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Quarantine Facilities for Arriving Air Travelers: Identification of Planning Needs and Costs (2008)

Chapter: Chapter 3 - Planning Considerations for Airport Quarantine

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Suggested Citation:"Chapter 3 - Planning Considerations for Airport Quarantine." National Academies of Sciences, Engineering, and Medicine. 2008. Quarantine Facilities for Arriving Air Travelers: Identification of Planning Needs and Costs. Washington, DC: The National Academies Press. doi: 10.17226/13989.
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Suggested Citation:"Chapter 3 - Planning Considerations for Airport Quarantine." National Academies of Sciences, Engineering, and Medicine. 2008. Quarantine Facilities for Arriving Air Travelers: Identification of Planning Needs and Costs. Washington, DC: The National Academies Press. doi: 10.17226/13989.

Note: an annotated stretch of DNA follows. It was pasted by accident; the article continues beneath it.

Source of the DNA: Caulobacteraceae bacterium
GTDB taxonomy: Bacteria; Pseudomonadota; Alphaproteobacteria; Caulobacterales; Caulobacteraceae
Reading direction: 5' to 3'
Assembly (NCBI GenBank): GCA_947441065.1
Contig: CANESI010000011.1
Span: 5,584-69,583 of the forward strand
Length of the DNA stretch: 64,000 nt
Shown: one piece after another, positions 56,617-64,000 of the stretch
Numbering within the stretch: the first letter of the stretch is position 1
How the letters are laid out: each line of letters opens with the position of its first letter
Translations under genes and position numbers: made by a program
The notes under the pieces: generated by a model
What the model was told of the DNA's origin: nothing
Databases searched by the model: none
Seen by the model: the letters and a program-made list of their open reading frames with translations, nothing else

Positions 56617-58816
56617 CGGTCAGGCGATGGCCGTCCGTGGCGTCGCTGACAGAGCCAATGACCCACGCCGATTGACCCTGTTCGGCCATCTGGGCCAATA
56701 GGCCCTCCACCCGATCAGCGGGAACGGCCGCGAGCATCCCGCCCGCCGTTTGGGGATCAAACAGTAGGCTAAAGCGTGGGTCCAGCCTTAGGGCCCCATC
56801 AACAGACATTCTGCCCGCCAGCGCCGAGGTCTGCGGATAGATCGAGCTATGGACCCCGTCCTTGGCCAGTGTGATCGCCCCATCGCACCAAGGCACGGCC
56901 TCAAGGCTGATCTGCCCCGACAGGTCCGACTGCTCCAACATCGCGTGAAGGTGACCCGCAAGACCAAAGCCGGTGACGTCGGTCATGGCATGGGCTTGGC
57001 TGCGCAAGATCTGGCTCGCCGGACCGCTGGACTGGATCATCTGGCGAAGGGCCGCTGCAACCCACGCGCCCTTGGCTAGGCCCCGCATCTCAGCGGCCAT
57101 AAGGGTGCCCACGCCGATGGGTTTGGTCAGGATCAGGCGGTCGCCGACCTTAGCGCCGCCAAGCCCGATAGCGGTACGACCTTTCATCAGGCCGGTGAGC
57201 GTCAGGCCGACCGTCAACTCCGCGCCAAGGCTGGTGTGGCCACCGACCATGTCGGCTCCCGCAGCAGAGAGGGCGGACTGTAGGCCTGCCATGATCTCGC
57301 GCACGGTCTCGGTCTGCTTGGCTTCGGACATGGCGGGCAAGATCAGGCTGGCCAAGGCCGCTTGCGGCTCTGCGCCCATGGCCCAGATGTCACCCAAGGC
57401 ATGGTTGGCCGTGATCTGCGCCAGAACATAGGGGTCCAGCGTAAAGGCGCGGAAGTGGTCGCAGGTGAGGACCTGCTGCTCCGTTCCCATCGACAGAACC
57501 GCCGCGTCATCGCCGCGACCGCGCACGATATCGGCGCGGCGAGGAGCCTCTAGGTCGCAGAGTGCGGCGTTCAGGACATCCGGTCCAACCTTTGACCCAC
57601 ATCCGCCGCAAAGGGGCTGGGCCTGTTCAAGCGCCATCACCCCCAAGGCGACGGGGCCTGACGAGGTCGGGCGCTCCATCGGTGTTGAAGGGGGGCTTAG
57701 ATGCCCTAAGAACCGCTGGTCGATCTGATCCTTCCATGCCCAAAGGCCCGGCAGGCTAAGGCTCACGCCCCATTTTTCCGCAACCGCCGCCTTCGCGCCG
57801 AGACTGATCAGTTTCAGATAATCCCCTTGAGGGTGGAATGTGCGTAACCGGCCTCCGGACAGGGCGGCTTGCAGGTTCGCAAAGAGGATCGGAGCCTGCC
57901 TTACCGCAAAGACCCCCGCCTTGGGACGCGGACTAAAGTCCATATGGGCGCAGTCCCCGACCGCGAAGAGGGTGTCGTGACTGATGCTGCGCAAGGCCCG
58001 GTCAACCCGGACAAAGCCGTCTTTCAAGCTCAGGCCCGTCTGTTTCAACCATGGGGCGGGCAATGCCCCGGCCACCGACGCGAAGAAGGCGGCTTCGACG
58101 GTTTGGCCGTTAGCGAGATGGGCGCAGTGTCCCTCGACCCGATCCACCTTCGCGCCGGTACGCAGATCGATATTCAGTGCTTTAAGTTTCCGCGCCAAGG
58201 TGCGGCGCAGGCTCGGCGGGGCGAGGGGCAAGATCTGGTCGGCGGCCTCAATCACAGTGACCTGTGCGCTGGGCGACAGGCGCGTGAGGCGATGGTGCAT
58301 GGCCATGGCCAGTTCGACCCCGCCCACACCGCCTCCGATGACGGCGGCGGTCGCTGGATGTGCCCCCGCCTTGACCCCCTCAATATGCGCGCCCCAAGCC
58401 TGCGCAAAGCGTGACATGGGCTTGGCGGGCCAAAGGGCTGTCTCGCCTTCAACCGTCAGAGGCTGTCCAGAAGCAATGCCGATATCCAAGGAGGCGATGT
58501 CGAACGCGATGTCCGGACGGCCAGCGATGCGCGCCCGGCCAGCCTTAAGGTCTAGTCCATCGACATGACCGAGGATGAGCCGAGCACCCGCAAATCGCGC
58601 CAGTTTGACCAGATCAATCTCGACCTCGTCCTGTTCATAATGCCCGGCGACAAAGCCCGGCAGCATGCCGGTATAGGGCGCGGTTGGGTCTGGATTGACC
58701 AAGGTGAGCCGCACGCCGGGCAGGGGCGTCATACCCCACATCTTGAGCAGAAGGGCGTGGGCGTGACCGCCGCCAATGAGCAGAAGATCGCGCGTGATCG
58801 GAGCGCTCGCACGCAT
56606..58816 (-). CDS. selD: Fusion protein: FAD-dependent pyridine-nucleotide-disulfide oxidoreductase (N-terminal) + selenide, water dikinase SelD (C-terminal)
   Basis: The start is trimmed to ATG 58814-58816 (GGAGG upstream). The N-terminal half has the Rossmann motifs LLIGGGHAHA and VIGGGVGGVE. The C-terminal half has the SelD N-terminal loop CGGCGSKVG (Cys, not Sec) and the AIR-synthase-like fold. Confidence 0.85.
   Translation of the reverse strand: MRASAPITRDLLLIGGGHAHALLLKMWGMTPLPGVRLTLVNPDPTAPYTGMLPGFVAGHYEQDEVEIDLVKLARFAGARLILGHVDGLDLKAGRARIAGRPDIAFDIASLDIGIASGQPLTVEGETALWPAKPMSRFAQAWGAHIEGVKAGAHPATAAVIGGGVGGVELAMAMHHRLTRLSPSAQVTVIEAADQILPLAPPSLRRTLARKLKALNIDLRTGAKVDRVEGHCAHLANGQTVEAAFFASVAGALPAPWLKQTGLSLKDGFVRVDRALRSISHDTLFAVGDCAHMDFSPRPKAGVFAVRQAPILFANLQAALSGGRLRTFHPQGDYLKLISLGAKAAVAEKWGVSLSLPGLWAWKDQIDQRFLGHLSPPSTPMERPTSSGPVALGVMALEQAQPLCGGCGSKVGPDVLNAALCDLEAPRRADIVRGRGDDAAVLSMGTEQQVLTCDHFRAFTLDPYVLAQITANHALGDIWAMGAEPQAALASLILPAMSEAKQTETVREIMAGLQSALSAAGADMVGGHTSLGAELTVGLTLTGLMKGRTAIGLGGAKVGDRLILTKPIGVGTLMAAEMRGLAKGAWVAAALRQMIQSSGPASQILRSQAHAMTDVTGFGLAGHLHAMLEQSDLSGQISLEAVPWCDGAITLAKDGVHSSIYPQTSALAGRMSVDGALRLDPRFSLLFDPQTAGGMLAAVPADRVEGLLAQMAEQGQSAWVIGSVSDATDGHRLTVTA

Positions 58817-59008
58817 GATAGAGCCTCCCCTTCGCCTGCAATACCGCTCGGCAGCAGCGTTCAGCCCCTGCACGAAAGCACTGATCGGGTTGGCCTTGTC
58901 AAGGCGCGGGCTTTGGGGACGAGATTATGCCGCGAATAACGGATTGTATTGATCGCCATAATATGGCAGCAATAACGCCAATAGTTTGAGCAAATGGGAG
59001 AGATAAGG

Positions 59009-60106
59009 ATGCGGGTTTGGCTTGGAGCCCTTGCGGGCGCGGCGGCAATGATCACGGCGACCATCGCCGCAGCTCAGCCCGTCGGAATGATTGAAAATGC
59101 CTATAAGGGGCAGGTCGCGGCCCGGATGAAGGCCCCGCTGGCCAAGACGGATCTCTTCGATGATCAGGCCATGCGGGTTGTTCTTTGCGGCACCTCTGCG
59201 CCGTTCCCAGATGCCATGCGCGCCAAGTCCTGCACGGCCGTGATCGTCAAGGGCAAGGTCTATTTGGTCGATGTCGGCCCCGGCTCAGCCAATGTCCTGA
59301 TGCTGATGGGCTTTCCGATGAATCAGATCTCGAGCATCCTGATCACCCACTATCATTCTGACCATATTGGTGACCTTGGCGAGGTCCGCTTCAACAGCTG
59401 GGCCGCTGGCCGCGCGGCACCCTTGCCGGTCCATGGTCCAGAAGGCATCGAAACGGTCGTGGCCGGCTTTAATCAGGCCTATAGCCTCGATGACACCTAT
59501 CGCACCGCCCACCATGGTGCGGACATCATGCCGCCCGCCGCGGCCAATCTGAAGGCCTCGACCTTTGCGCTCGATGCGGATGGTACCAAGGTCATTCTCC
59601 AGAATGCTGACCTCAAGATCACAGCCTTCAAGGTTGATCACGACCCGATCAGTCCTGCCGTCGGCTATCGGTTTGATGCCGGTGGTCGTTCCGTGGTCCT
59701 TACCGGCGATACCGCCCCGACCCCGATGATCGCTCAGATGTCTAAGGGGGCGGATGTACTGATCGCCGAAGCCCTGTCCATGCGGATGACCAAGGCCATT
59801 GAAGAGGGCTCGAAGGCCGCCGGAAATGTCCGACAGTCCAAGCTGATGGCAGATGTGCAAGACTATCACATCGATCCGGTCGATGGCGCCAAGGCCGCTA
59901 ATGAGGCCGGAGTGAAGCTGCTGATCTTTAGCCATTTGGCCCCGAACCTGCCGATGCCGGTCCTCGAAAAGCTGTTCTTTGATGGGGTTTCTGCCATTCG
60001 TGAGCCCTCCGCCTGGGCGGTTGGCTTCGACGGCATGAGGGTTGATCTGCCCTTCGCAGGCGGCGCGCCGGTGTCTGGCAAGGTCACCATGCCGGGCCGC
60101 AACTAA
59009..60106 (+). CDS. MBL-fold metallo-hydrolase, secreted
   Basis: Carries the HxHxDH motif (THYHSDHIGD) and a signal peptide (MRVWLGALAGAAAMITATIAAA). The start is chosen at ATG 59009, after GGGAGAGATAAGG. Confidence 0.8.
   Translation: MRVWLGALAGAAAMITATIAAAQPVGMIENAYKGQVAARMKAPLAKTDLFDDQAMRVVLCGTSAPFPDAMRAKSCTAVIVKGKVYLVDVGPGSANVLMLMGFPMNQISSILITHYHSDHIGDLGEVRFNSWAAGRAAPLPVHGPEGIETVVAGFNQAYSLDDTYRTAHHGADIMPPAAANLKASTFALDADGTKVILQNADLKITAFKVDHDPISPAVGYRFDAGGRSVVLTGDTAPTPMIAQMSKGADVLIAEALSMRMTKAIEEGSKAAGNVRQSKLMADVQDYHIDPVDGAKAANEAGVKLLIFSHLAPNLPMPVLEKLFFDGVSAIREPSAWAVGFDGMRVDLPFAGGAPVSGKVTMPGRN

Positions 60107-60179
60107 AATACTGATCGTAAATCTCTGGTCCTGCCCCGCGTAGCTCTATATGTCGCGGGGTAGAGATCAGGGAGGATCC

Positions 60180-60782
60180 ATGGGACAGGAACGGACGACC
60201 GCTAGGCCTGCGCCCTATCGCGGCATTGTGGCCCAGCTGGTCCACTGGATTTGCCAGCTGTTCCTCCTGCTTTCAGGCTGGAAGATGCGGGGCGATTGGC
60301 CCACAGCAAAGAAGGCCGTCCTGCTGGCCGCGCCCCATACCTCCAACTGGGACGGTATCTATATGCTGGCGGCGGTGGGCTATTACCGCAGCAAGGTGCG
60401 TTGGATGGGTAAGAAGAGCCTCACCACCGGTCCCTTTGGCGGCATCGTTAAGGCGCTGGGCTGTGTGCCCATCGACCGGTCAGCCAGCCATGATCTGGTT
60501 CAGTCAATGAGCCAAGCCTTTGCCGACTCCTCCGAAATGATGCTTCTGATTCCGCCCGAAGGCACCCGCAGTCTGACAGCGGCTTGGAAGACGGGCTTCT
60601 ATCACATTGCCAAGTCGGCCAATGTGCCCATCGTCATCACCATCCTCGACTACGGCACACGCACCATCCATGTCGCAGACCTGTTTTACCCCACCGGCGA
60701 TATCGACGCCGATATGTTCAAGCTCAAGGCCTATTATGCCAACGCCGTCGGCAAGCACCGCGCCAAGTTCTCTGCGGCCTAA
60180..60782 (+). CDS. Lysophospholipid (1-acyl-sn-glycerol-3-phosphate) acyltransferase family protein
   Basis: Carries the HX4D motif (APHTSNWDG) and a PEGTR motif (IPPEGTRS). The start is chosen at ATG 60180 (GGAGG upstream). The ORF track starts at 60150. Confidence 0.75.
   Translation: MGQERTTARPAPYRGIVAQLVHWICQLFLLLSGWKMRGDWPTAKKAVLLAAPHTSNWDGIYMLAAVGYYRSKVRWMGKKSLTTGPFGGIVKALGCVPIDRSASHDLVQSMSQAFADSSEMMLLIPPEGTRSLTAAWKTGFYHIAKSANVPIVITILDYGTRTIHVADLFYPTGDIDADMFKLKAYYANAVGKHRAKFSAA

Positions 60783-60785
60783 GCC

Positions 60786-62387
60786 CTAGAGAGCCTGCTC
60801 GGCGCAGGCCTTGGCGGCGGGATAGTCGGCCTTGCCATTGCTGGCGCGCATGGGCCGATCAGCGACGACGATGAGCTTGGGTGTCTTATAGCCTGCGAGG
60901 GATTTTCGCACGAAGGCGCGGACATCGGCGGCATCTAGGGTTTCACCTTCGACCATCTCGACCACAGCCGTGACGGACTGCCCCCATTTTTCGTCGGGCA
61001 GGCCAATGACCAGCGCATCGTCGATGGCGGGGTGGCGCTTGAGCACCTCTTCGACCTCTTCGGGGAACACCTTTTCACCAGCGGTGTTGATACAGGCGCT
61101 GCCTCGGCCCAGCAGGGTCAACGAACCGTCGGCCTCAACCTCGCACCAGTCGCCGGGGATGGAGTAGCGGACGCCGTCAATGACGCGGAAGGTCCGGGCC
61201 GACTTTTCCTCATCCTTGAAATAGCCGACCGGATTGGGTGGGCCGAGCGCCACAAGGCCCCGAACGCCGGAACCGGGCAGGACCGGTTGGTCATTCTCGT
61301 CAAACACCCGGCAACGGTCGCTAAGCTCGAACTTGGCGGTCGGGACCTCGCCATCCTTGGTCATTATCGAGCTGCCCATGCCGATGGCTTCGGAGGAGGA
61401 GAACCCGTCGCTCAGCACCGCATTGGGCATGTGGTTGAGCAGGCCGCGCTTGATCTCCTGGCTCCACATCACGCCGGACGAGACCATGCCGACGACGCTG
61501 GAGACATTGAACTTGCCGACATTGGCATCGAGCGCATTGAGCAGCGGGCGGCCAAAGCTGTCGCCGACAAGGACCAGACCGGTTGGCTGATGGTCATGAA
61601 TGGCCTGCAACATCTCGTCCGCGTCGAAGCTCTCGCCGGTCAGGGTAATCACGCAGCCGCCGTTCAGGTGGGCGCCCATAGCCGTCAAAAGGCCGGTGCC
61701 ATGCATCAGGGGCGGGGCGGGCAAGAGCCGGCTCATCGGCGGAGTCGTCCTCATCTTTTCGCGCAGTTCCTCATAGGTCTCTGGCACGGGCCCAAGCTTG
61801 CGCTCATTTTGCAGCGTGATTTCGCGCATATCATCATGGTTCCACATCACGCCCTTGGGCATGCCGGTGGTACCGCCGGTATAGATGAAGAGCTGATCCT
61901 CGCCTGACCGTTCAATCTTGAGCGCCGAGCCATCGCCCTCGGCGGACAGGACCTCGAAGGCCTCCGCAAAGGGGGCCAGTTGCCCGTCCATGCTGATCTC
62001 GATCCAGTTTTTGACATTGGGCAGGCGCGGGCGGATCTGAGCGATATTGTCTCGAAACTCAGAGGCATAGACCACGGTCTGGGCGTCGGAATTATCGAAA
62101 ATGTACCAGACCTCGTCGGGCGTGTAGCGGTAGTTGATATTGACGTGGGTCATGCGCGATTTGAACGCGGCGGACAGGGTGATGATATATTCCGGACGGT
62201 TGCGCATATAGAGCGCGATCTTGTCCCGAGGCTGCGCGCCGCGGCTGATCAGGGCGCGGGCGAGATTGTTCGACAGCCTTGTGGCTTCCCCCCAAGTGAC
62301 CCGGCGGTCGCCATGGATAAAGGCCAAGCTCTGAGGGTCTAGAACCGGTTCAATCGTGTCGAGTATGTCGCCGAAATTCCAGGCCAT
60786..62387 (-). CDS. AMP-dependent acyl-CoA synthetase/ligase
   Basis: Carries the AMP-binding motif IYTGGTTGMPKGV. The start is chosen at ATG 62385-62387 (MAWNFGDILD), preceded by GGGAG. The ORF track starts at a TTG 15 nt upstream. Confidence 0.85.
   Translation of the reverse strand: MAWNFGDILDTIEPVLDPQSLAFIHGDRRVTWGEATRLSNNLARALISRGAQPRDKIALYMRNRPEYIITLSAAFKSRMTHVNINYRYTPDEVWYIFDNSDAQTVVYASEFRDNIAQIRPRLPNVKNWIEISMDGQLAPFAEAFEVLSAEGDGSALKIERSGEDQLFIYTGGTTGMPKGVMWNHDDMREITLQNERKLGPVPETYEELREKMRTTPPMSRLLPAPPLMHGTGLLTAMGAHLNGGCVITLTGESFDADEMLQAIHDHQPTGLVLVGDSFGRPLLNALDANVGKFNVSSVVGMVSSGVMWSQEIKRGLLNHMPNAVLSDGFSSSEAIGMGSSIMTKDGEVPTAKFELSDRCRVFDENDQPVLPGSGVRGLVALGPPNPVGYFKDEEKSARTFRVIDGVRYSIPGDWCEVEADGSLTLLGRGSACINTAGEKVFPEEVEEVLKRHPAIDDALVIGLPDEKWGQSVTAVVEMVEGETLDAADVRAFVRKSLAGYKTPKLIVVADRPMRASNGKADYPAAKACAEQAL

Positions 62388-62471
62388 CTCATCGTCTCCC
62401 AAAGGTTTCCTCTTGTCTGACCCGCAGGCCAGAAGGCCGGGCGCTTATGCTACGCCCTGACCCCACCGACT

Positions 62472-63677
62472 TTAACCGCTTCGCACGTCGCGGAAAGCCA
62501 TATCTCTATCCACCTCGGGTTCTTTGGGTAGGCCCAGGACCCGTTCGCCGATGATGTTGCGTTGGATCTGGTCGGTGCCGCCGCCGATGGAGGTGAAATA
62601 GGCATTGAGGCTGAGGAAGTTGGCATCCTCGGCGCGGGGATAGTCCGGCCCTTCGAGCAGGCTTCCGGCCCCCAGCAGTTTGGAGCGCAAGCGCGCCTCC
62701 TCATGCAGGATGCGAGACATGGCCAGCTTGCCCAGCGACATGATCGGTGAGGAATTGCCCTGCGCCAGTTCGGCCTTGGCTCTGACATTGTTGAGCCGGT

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Suggested Citation:"Chapter 3 - Planning Considerations for Airport Quarantine." National Academies of Sciences, Engineering, and Medicine. 2008. Quarantine Facilities for Arriving Air Travelers: Identification of Planning Needs and Costs. Washington, DC: The National Academies Press. doi: 10.17226/13989.
×
Page 10
Page 11
Suggested Citation:"Chapter 3 - Planning Considerations for Airport Quarantine." National Academies of Sciences, Engineering, and Medicine. 2008. Quarantine Facilities for Arriving Air Travelers: Identification of Planning Needs and Costs. Washington, DC: The National Academies Press. doi: 10.17226/13989.
×
Page 11
Page 12
Suggested Citation:"Chapter 3 - Planning Considerations for Airport Quarantine." National Academies of Sciences, Engineering, and Medicine. 2008. Quarantine Facilities for Arriving Air Travelers: Identification of Planning Needs and Costs. Washington, DC: The National Academies Press. doi: 10.17226/13989.
×
Page 12